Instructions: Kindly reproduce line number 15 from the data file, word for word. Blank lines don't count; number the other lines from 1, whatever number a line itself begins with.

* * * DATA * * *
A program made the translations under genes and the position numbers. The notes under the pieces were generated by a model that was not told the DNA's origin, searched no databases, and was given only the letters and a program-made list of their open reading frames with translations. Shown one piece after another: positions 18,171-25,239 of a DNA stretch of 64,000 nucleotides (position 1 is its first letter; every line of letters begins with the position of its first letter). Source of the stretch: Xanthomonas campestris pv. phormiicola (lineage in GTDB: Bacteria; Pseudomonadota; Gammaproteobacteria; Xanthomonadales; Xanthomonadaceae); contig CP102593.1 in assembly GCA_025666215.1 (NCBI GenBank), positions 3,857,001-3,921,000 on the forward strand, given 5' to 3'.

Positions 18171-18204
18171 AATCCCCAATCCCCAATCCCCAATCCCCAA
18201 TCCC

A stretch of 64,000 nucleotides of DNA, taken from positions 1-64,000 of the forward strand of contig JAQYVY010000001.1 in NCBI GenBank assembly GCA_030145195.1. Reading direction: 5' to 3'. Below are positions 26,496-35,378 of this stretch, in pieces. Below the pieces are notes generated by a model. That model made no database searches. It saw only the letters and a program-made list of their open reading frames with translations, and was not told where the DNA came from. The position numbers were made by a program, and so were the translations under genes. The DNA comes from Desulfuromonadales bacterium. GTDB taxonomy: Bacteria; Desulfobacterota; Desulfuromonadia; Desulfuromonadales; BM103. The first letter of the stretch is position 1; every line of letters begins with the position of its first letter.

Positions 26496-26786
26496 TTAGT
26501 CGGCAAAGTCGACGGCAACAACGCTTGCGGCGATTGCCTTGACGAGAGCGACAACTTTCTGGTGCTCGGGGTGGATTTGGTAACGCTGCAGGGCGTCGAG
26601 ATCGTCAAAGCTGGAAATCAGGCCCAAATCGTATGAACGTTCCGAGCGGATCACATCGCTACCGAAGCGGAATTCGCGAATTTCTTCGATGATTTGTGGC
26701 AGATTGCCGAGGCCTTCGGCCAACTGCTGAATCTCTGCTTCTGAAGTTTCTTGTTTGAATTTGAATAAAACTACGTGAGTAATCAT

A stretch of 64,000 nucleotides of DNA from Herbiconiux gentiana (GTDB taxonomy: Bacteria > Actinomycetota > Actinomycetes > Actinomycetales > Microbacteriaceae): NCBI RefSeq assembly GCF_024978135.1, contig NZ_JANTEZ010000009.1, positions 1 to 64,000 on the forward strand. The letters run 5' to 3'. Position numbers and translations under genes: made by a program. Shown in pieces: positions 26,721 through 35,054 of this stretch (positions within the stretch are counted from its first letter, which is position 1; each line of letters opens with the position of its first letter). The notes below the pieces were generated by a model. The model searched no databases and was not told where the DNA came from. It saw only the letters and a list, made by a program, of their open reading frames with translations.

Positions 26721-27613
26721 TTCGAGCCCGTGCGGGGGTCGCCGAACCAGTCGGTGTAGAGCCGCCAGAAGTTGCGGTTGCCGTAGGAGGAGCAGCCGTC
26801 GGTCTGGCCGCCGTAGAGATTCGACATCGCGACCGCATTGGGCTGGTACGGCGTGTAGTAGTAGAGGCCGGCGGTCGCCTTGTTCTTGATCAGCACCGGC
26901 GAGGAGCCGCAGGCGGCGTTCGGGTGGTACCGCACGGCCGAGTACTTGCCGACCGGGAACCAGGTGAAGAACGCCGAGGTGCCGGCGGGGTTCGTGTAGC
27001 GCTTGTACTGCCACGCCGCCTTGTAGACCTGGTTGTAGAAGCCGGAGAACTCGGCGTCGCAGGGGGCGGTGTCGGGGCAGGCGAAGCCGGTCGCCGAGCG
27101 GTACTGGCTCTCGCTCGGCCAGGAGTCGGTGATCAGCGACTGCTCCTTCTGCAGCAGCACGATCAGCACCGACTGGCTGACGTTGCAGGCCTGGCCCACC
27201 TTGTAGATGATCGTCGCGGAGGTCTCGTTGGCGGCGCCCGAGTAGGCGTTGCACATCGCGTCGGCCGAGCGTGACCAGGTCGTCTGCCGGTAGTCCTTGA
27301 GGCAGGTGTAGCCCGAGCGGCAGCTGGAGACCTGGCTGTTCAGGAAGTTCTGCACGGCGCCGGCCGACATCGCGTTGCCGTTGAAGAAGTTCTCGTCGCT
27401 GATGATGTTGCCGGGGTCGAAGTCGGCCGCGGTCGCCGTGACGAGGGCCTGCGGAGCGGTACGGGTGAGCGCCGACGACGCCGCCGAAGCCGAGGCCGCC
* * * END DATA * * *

26901 GAGGAGCCGCAGGCGGCGTTCGGGTGGTACCGCACGGCCGAGTACTTGCCGACCGGGAACCAGGTGAAGAACGCCGAGGTGCCGGCGGGGTTCGTGTAGC